This is similar to the US ESTA system -The Electronic System for Travel Authorisation, ESTA, - an automated system used to determine the eligibility of visitors to travel to the US under the Visa Waiver Programme, VWP, she said.
The EU intends to introduce their ETIAS scheme by 2021. The UK also plans to introduce an Electronic Travel Authorisation, ETA, scheme in future, which will require visitors and transit passengers who do not normally need a visa to come to the UK to obtain an ETA prior to travel, the official said.
This will enable the government to conduct security checks on passengers and make more informed decisions on information obtained at an earlier stage, as to whether individuals should be allowed to travel to the UK, she said.
In future, the UK will by default be a third country and the EU has announced its intention to apply ETIAS to UK citizens, the official pointed out.
“It is similarly our intention to require EU citizens [except Irish nationals] to obtain an Electronic Travel Authorisation, ETA, when coming to the UK in the future,” Longbottom said.
The detail of the UK’s ETA scheme is currently under development and requires primary legislation before it can be introduced, she added.
UK approved 99 per cent of visa applications to Emiratis in 2017-2018
The United Kingdom approved approximately 99 percent of regular visa applications submitted by Emiratis from July 2017 to June 2018, a top UK official told the Emirates News Agency, WAM.
The UK issued 5,940 visas in total to Emiratis during that 12-month period, which meant each visa was issued in an average of three working days, said Julia Long bottom, Director for Consular Affairs in Foreign and Commonwealth Office.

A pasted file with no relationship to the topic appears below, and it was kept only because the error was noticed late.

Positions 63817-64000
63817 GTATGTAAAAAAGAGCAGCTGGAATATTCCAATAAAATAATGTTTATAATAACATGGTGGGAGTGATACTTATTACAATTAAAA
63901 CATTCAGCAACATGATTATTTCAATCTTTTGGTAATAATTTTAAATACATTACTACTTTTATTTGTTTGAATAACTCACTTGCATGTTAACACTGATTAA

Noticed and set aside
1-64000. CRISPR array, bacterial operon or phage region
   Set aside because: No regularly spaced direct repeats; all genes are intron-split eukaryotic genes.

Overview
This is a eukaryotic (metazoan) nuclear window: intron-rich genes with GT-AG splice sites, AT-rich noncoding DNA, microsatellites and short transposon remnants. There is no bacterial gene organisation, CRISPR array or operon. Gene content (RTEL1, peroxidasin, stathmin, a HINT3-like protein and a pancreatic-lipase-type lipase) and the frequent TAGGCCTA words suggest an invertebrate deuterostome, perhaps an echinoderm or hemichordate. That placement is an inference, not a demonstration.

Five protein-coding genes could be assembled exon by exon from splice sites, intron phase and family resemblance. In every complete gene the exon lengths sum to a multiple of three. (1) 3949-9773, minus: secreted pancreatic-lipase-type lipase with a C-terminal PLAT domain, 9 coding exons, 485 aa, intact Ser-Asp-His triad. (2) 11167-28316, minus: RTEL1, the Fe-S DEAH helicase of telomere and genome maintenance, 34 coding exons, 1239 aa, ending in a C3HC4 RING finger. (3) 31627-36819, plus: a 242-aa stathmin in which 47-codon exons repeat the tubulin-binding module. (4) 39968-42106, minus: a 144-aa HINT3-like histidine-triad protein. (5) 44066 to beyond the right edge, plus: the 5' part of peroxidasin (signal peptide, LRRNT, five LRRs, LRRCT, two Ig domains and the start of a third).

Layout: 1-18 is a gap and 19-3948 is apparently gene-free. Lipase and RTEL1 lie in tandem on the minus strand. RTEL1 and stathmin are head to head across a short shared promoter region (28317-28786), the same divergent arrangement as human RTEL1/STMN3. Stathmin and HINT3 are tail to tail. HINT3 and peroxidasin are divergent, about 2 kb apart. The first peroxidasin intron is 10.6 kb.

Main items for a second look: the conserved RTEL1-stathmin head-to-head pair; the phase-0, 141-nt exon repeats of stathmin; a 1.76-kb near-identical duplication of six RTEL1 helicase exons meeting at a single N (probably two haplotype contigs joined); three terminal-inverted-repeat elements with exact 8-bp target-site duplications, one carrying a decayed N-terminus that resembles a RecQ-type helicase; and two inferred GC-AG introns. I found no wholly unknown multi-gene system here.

“That’s well within our standard processing time of 15 working days [on general terms],” she said in an email interview.
Apart from regular visas, the UK has been issuing Electronic Visa Waiver, EVW, an alternative to visas for Emiratis since 2015. The UAE is one of only four countries, which is part of the EVWs scheme.
However, she was not in a position to reveal the number of EVWs issued to Emiratis. “This question would require a Freedom of Information request before figures could be released,” Longbottom said.
The Freedom of Information, FOI, request is a process that involves a formal written submission under the Freedom of Information Act 2000 that gives UK citizens and others the right to request certain information held by the public bodies and organisations.
The Electronic Visa Waiver allows Emiratis travelling to the UK for tourism, business, study or medical treatment to a stay up to six months. They can travel without a visa simply by filling in an online form at least 48 hours before they travel.
The service offered is flexible, as customers do not have to visit the visa application centre and can submit their details online between three months to 48 hours in advance.